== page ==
ANI | August 29, 2015
The establishment of the People’s Republic of China in 1949 led to efforts to greatly expand agricultural production in China.
The ensuing proliferation of irrigation wells sped ahead of the natural rate of replenishment of aquifers that were their source.
As a result, regions of China, particularly the arid north, have accumulated a considerable water deficit. This deficit has been further worsened by industrialization and the pollution of groundwater tables.
Considering that the Tibetan Plateau is home to some of the world’s most extensive underground aquifers, China’s interest in the exploitation of these resources is obvious.
Since the completion of the Golmud-Lhasa Railway in 2006, many such projects have been planned.
A Wilson Center report points out that China’s South-North Water Diversion Project has a ‘Western Route’ planned that will tap three tributaries of the Yangtze on the Qinghai-Tibet Plateau.
While the route has received extensive criticism from Chinese and foreign academics alike, the line remains planned.
The project is “definitely not meant to develop Tibet”, according to Tibetan natural resources expert Tashi Tsering, as it takes water from rivers dependent on glaciers that are receding, and will hurt the availability of water in Tibet itself.
In 2014, the Tibet Autonomous Region produced 300,000 tons of bottled water, including the premium brand Tibet Spring 5100 which, as per the Wall Street Journal, has overtaken Evian and Perrier as the most coveted premium water seller in Chi.
Lobsang Gyaltsen, Chairman of the region, has disingenuously claimed that Beijing wished to “strike a balance between economic development and environmental protection” in the development of the bottled water industry.
As if this was not enough, several concessions have also been offered to water manufacturers in the region, with authorities hoping to raise bottled water output to five million tons by 2017.
Concerns have been raised by academics as to the impact on environmental protection.
Canadian water activist Maude Barlow says that “The bottled water industry is one of the most polluting industries on earth, and one of the least regulated.”
An article in the Vermont Law School journal reveals that the industry in China has “antiquated and lax regulations”, and highlights the energy intensive nature of bottled water production.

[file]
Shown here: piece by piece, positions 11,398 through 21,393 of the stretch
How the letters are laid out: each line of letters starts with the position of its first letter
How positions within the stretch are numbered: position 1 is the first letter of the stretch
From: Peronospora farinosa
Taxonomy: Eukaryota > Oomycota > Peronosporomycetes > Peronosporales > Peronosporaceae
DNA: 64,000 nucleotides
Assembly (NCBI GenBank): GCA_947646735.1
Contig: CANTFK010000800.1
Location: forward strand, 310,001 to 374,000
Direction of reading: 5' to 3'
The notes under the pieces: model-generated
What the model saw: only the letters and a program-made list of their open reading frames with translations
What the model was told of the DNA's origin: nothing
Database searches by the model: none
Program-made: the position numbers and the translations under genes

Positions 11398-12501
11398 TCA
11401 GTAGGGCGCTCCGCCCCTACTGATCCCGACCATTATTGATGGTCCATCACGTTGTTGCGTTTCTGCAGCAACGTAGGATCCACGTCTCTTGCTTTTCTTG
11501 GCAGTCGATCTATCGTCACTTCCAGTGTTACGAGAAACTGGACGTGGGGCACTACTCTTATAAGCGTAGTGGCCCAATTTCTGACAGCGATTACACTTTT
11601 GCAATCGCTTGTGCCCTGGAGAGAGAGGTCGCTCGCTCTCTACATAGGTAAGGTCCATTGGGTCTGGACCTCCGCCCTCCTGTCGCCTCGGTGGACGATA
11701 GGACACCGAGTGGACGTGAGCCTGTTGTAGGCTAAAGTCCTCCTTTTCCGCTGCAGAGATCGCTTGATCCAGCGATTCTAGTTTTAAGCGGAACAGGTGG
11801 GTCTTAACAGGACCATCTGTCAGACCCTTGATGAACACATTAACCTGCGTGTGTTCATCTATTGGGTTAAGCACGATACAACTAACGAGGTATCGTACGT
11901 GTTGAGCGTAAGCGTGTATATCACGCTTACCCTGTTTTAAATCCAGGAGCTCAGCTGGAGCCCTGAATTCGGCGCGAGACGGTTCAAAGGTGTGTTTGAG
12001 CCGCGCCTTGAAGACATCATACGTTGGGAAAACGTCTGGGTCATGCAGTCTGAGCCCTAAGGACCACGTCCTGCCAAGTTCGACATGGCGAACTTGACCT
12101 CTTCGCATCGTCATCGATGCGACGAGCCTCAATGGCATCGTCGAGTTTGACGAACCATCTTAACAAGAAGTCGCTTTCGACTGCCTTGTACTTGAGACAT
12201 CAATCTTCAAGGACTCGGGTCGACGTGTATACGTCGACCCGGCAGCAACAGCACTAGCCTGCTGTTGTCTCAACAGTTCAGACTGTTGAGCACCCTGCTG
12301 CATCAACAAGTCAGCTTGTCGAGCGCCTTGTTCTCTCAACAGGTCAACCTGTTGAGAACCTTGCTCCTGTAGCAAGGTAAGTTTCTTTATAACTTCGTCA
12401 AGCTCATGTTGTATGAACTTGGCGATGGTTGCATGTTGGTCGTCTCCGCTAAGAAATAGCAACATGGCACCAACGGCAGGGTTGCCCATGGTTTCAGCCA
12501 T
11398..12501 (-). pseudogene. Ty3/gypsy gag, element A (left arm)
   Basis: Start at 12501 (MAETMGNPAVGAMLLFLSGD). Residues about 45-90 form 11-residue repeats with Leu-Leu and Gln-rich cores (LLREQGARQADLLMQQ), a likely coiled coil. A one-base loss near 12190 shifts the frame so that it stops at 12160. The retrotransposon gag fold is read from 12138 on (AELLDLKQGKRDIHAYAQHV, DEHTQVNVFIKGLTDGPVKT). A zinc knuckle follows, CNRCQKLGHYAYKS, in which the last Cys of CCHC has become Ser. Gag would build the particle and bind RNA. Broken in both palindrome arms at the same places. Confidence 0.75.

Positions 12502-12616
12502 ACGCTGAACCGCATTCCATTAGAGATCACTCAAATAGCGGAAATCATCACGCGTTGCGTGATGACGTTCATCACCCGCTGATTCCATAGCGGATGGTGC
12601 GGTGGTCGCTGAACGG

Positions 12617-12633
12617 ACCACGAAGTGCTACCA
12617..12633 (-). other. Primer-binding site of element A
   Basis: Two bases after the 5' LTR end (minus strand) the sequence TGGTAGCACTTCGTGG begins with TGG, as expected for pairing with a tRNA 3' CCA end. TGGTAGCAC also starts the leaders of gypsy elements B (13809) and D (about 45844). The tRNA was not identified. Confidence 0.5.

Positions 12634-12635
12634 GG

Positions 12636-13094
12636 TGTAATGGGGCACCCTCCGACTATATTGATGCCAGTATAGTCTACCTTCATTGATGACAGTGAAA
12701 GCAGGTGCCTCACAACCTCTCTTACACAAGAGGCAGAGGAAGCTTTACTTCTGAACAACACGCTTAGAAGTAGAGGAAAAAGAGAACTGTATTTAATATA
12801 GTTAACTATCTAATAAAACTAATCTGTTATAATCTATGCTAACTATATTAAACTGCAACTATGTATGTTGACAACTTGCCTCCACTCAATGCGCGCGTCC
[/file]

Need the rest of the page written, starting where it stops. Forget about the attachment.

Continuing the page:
Considering that the mega dam projects are routinely being pushed through without adequate environmental impact assessments, it is not a stretch to assume that bottling plants may be getting past with even more lax controls.
Known as the world’s Third Pole, the glaciers on the Tibetan Plateau feed the Salween, Mekong, Yangtze, Yellow River, Indus, Ganges and the Brahmaputra. Collectively, these rivers directly sustain 1.3 billion people.
Relentless pollution by the expanding footprints of Chinese industry has led to climatic change and to average temperatures on the plateau rising thrice the global speed.
Even according to Chinese scientists, 95 percent of these glaciers are now receding. The retreat and melting of these glaciers will first lead to massive flooding along each river, and then rapidly lead to chronic and devastating water shortages for billions.
While the development of several hydroelectric power plants in the area is lowering reliance on thermal energy, concerns have arisen over the magnitude of the new construction – and its effect on the paths of the great rivers.
Many countries downstream have already protested such development.
For Tibetans, more dam construction will lead to a reduced rate of flow of the rivers that sustain them, making subsistence farming unpredictable for those dependent upon it.
A 2003 report on “Ecological Improvement and Environmental Protection in Tibet” published by the Chinese authorities, mentions that Tibet before 1950 was “in a state of passive adaptation to natural conditions and one-way exploitation of natural resources”.